As I enter my final week abroad, I can reflect on what I have learned and experienced. I did not know what to expect, so all I could do was jump in with a sense of curiosity and excitement. This period of life introduced me to new people, places, and things. I learned a lot about myself as well. One of the things studying abroad taught me was time management. Sure, being away from home at CofC does include a sense of autonomy, but there’s something different about being in another country. There’s a lesser sense of security knowing my friends and family are not nearby. This forced me to act instead of dwelling over my circumstances, simply because I had to. I learned about things such as travelling alone and taking full responsibility for my behaviors with people and commitments. I was also introduced to new cultures and seeing the American identity from an external perspective. People in other places live as successfully as we do, just in different ways. There is no right or wrong way to live – only to discover what works best for you.
In addition to these realizations, I was also reminded of how insignificant we all are in the grand scheme of things. The new education/grading system was challenging, and I had to deal with lower marks compared to what I am used to. No matter how hard I tried, I would never be fully accustomed to their expectations in such a short amount of time. This reminded me to be easier on myself and acknowledge the fact that we can’t be good at everything all the time. Our world often focuses on the good or bad, not the middle ground. Therefore, we create unrealistic expectations that we stress over by comparing ourselves to the highlights of others. The key is to appreciate the ongoing journey and not put so much pressure on ourselves to figure everything out immediately (at least for perfectionists like me).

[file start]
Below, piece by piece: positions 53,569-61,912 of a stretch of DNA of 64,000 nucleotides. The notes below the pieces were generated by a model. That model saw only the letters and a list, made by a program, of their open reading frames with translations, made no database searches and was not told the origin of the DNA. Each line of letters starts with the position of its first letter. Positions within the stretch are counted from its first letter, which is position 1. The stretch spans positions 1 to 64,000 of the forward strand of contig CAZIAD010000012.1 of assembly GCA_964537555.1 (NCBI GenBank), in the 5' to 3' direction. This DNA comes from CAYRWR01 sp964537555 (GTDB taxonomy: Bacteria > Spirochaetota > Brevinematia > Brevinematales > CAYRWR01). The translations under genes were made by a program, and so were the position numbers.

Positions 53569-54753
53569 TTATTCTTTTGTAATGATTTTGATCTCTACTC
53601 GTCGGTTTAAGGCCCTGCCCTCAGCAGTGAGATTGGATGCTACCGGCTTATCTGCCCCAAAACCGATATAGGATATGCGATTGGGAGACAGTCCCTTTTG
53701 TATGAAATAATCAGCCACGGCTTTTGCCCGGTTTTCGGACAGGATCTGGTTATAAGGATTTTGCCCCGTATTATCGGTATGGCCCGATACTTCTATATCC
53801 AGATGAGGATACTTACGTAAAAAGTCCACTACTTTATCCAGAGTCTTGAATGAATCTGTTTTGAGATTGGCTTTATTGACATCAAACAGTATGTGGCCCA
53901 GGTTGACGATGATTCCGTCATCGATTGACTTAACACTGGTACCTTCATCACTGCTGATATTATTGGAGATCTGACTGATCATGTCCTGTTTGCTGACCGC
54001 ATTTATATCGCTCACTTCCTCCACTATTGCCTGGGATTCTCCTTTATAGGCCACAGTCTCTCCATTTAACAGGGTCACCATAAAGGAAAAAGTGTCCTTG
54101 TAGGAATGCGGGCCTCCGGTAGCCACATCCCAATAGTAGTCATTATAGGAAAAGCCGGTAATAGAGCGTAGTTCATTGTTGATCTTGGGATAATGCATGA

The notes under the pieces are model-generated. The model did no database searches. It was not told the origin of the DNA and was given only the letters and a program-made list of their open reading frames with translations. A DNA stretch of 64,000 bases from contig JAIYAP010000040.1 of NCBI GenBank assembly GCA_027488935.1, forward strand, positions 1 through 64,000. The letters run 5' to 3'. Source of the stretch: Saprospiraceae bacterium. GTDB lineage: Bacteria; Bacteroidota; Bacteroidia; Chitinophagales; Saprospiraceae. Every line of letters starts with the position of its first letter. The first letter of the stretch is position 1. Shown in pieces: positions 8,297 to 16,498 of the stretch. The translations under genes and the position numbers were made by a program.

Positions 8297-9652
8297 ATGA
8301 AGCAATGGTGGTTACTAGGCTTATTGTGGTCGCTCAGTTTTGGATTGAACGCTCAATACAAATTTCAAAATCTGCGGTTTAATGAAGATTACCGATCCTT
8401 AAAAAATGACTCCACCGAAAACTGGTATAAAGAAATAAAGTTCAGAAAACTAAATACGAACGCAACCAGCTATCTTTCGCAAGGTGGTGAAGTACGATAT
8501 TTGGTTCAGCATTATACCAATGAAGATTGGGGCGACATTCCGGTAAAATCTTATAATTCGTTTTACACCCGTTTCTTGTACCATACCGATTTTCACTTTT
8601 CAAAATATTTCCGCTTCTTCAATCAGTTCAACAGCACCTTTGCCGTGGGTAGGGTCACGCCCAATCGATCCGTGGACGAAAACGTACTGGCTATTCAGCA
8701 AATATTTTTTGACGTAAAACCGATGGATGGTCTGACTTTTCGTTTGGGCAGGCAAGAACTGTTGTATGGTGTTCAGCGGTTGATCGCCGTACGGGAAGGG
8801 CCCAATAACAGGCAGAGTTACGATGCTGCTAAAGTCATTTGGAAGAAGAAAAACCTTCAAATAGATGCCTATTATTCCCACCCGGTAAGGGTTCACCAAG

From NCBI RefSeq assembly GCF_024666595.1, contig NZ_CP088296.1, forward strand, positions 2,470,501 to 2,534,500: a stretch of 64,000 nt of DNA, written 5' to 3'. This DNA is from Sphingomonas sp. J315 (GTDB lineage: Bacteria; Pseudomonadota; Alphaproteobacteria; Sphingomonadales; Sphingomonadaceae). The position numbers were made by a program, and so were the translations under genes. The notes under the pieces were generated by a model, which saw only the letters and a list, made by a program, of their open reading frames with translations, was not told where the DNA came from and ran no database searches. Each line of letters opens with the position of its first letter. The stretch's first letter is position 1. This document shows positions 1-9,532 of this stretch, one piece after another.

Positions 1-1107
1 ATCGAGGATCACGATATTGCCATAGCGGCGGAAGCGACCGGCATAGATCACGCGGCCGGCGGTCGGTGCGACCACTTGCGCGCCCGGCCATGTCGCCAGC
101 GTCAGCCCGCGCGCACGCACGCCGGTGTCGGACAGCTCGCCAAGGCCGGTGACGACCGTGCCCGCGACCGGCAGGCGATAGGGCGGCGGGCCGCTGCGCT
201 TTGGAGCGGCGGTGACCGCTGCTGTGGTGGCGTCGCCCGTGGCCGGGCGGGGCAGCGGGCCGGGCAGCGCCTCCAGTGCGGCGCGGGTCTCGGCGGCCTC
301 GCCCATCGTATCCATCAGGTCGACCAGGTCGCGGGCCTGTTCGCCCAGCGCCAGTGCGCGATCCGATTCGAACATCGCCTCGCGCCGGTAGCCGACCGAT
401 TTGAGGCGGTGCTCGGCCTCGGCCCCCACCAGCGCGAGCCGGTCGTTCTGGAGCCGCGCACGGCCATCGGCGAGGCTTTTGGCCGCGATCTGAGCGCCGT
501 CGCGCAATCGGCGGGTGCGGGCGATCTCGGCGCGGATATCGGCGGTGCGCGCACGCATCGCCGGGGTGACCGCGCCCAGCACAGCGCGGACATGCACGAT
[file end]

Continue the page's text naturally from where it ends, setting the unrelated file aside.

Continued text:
My time in Australia did allow me to grow and develop in various ways. However, the “golden answer” or improved self I was searching for didn’t reveal itself the way I was hoping. The result I found was not tangible maturity or some other life changing moment, rather a culmination of daily existence that adds to my story. There is no need to sit down and analyze my experiences in search of a conclusion. Only acceptance and appreciation are necessary. By patiently moving forward, the “results” of my past will reveal itself on its own. This is my advice to future students studying abroad: let go of expectations and trying to control the outcomes of your experiences. Enjoy each moment for what it is and understand that life will never be quite what you expect. Keep being curious, humble, and kind – it’s all about the journey!